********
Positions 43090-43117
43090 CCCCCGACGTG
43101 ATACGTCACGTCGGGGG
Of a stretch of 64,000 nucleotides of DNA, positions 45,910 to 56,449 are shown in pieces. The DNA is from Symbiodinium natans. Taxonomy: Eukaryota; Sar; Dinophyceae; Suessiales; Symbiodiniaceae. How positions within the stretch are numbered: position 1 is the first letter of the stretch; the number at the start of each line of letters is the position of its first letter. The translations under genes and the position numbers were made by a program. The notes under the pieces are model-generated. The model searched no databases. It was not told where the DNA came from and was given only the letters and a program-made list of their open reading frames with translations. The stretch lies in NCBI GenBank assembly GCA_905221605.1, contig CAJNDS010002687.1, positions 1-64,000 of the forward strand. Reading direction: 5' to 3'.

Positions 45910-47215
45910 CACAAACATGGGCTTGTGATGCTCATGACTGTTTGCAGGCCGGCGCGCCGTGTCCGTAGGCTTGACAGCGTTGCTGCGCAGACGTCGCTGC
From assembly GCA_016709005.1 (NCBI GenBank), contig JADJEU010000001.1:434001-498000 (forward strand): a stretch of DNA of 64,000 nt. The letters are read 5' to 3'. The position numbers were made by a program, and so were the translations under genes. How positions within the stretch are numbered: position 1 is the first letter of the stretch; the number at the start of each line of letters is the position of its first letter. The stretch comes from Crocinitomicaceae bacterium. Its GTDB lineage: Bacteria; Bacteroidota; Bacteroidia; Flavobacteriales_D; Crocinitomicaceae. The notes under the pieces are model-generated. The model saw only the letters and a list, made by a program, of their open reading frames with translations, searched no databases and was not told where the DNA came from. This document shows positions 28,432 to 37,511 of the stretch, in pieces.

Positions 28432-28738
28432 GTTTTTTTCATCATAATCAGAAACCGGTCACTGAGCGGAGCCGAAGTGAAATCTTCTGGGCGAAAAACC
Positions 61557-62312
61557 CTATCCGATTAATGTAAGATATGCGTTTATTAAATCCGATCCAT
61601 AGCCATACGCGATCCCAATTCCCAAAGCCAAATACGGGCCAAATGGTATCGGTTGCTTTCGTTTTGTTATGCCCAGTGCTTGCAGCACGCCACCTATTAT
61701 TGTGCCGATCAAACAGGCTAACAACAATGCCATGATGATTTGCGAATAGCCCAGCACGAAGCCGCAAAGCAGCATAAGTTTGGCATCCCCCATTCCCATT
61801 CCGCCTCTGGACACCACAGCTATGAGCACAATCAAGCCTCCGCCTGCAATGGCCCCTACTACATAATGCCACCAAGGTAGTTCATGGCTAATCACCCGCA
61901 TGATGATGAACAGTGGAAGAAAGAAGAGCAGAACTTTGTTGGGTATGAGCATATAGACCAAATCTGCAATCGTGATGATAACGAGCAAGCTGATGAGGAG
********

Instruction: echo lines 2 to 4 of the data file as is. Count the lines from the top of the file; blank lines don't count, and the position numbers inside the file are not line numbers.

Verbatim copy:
43090 CCCCCGACGTG
43101 ATACGTCACGTCGGGGG
Of a stretch of 64,000 nucleotides of DNA, positions 45,910 to 56,449 are shown in pieces. The DNA is from Symbiodinium natans. Taxonomy: Eukaryota; Sar; Dinophyceae; Suessiales; Symbiodiniaceae. How positions within the stretch are numbered: position 1 is the first letter of the stretch; the number at the start of each line of letters is the position of its first letter. The translations under genes and the position numbers were made by a program. The notes under the pieces are model-generated. The model searched no databases. It was not told where the DNA came from and was given only the letters and a program-made list of their open reading frames with translations. The stretch lies in NCBI GenBank assembly GCA_905221605.1, contig CAJNDS010002687.1, positions 1-64,000 of the forward strand. Reading direction: 5' to 3'.